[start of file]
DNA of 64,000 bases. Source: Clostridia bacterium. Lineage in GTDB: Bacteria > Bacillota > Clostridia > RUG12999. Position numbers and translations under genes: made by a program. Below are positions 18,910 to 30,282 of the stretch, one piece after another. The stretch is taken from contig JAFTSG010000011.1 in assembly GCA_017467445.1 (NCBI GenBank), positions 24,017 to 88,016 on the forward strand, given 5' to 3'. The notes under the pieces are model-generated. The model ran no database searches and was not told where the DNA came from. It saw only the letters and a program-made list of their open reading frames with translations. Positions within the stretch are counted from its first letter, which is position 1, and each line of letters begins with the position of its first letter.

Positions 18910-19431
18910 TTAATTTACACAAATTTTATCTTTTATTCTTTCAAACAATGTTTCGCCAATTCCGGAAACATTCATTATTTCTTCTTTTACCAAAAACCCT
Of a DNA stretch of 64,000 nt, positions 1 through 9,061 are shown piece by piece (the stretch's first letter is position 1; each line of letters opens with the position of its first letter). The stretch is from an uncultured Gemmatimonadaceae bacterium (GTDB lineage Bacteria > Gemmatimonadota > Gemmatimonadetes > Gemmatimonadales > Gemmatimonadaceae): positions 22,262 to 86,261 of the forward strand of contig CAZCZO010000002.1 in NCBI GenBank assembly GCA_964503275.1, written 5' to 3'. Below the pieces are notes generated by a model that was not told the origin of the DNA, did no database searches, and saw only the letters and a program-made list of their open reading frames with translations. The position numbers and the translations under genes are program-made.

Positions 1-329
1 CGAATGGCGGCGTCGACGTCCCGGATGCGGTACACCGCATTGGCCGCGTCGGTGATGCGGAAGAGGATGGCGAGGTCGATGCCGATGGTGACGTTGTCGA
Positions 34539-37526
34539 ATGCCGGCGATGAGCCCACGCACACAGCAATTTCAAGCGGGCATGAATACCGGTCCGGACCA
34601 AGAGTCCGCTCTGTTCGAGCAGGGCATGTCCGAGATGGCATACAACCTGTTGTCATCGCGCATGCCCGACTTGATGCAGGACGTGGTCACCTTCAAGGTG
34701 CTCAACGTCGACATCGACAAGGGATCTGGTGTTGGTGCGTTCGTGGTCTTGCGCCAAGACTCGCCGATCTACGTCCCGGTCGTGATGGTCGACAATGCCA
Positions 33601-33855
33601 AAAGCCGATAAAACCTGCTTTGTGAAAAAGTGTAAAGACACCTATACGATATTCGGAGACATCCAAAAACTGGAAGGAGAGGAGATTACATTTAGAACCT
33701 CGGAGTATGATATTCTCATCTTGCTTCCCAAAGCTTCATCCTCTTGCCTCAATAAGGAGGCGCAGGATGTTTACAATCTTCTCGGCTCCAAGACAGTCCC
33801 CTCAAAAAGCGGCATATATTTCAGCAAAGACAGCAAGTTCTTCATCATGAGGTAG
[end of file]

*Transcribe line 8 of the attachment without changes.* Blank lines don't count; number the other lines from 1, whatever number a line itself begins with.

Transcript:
34539 ATGCCGGCGATGAGCCCACGCACACAGCAATTTCAAGCGGGCATGAATACCGGTCCGGACCA